/ Technology

Your view: can you be too old for new tech?

Paper speech bubble men

There was a debate on Which? Conversation that recently piqued my interest. It was on whether new gadgets, like smartwatches, were of interest to people over the age of 60…

I’ve always wondered whether in retirement I’d be as interested in new technology. Would I still have my love for video games, for example?

Maybe I still would, but perhaps I’d long for a good ‘old fashioned’ physical controller, rather than playing games in a holographic virtual world as the latest craze might be in the year 2060.

I’d like to think I’d still be open to new technology and new experiences in 2060, but who knows?

No interest in the latest ‘gimmicks’?

And now I’m going to have to take a step back, for fear of sounding patronising to those already in retirement. The reason I bring up these musings is because of a comment made on a Conversation by tech researcher Mike Plant in favour of smartwatches. Joe commented:

‘I sometimes wish Which? would employ their researchers a bit nearer the average age of the Which? reader, late 40s, 50s? As you can see 62% of us have no interest whatsoever in the latest techno gimmick that in reality does nothing to enhance your life whatsoever. Perhaps I’m being a bit harsh. Maybe it does add something exciting to the life of someone in their 20s and 30s. However, anything that records, tracks, reports, monitors my every movement fills me with horror.

‘Maybe some kind of wearable technology will become essential in your everyday life but it will not in mine.’

BobC loves his FitBit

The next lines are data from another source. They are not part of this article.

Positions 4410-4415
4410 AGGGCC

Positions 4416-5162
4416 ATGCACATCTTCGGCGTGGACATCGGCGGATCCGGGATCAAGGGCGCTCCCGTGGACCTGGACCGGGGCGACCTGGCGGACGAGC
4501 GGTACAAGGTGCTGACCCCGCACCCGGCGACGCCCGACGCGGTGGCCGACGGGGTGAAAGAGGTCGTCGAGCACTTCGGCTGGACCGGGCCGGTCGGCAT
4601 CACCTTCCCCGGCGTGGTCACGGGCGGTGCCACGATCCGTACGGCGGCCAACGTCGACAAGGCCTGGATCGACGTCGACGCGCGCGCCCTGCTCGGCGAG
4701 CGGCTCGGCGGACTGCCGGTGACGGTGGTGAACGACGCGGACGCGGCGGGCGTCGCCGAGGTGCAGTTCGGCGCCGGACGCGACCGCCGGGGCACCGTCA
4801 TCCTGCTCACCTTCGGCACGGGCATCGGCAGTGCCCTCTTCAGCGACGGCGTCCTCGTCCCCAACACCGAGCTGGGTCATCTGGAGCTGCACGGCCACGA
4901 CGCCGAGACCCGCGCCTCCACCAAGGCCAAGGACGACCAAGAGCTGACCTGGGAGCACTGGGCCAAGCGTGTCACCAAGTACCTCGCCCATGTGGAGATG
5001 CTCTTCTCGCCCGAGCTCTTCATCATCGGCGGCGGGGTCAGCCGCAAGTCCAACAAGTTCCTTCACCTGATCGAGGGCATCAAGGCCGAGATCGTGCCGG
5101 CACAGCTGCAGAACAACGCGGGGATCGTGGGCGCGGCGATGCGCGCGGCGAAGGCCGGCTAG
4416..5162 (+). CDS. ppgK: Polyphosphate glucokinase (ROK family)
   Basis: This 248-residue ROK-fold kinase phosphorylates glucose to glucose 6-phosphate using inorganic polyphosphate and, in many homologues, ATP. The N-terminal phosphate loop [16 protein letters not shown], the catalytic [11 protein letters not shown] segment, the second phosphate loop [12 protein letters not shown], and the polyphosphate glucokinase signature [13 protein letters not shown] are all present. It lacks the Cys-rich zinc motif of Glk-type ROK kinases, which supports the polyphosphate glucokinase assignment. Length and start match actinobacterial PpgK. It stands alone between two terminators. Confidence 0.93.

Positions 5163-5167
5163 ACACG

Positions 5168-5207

I’m with Joe on his disdain for smartwatches, as argued in a post earlier this week. However, I was pleased to see the following comments in response. BobC said:

‘I’ve reached the ripe ‘old’ age of 67. I’ve recently worked my way through three different smartphones before settling on a Galaxy Note 3. I also have a Fitbit that I use in conjunction with MyFitnessPal – it’s great and has helped me lose some weight and get enough exercise.

‘Can people please accept that you can be over 60 and have a fascination with and skill in using technology!’

Agatha agreed:

‘I just want to support BobC and others like us. I am 56 and also love new technology, it’s creative, fun and useful so I for one welcome any info on what’s new and available out there!’

So, for fear of posing a patronising question, do you think you can be too old to have a passion for new tech?


‘ So, ….. do you think you can be too old to have a passion for new tech? ‘

Have a smartphone, that’s abt it really- mainly for communication-
AND as high tech as it gets… oh why does Patrick pick a subject
with which I’m likely to agree…. that’s a third in a week!!

I have some guys I know-oldies- who get terribly excited
at things innovative…. not me and not on grounds of cost
by any means.

I am 89 and lost my short term memory over 2years ago. I have always loved new technology, so it was hard not to be able to use my computer nor, at first, my IPad. I.have since regained a lot of memory although not very short term memory. One of my most useful possessions is a talking watch
which is great – I always know the day and date. It is all coming back. Looking through old photos is a great help – providing you have names on the back. Even if you don’t, old diaries are a great source of memory when you are looking at them. Best of luck

Hugh says:
11 April 2014